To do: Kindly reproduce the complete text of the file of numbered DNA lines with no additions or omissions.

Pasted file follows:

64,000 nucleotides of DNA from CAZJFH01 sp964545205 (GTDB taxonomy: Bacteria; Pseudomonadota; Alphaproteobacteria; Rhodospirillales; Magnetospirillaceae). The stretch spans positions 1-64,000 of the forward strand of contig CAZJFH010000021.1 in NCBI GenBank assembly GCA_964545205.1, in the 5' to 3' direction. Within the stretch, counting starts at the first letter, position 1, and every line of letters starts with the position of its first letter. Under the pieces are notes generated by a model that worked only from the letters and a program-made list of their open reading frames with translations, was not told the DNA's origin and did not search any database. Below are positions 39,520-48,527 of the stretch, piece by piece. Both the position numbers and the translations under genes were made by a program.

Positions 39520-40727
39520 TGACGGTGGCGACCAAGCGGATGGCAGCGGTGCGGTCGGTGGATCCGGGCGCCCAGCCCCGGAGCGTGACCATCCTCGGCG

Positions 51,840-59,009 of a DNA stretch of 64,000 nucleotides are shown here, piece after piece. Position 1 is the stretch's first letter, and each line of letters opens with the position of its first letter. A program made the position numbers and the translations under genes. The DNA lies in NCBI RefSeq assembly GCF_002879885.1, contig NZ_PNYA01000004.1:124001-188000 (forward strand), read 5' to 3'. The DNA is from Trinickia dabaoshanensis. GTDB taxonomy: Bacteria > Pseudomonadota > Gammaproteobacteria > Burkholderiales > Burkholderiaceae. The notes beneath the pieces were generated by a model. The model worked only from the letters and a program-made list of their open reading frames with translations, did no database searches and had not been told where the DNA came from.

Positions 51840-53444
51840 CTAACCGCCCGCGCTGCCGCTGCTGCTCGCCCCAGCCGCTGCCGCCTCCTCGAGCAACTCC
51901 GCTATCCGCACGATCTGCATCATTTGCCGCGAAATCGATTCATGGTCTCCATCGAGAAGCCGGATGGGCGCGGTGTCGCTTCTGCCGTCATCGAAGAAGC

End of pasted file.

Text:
64,000 nucleotides of DNA from CAZJFH01 sp964545205 (GTDB taxonomy: Bacteria; Pseudomonadota; Alphaproteobacteria; Rhodospirillales; Magnetospirillaceae). The stretch spans positions 1-64,000 of the forward strand of contig CAZJFH010000021.1 in NCBI GenBank assembly GCA_964545205.1, in the 5' to 3' direction. Within the stretch, counting starts at the first letter, position 1, and every line of letters starts with the position of its first letter. Under the pieces are notes generated by a model that worked only from the letters and a program-made list of their open reading frames with translations, was not told the DNA's origin and did not search any database. Below are positions 39,520-48,527 of the stretch, piece by piece. Both the position numbers and the translations under genes were made by a program.

Positions 39520-40727
39520 TGACGGTGGCGACCAAGCGGATGGCAGCGGTGCGGTCGGTGGATCCGGGCGCCCAGCCCCGGAGCGTGACCATCCTCGGCG

Positions 51,840-59,009 of a DNA stretch of 64,000 nucleotides are shown here, piece after piece. Position 1 is the stretch's first letter, and each line of letters opens with the position of its first letter. A program made the position numbers and the translations under genes. The DNA lies in NCBI RefSeq assembly GCF_002879885.1, contig NZ_PNYA01000004.1:124001-188000 (forward strand), read 5' to 3'. The DNA is from Trinickia dabaoshanensis. GTDB taxonomy: Bacteria > Pseudomonadota > Gammaproteobacteria > Burkholderiales > Burkholderiaceae. The notes beneath the pieces were generated by a model. The model worked only from the letters and a program-made list of their open reading frames with translations, did no database searches and had not been told where the DNA came from.

Positions 51840-53444
51840 CTAACCGCCCGCGCTGCCGCTGCTGCTCGCCCCAGCCGCTGCCGCCTCCTCGAGCAACTCC
51901 GCTATCCGCACGATCTGCATCATTTGCCGCGAAATCGATTCATGGTCTCCATCGAGAAGCCGGATGGGCGCGGTGTCGCTTCTGCCGTCATCGAAGAAGC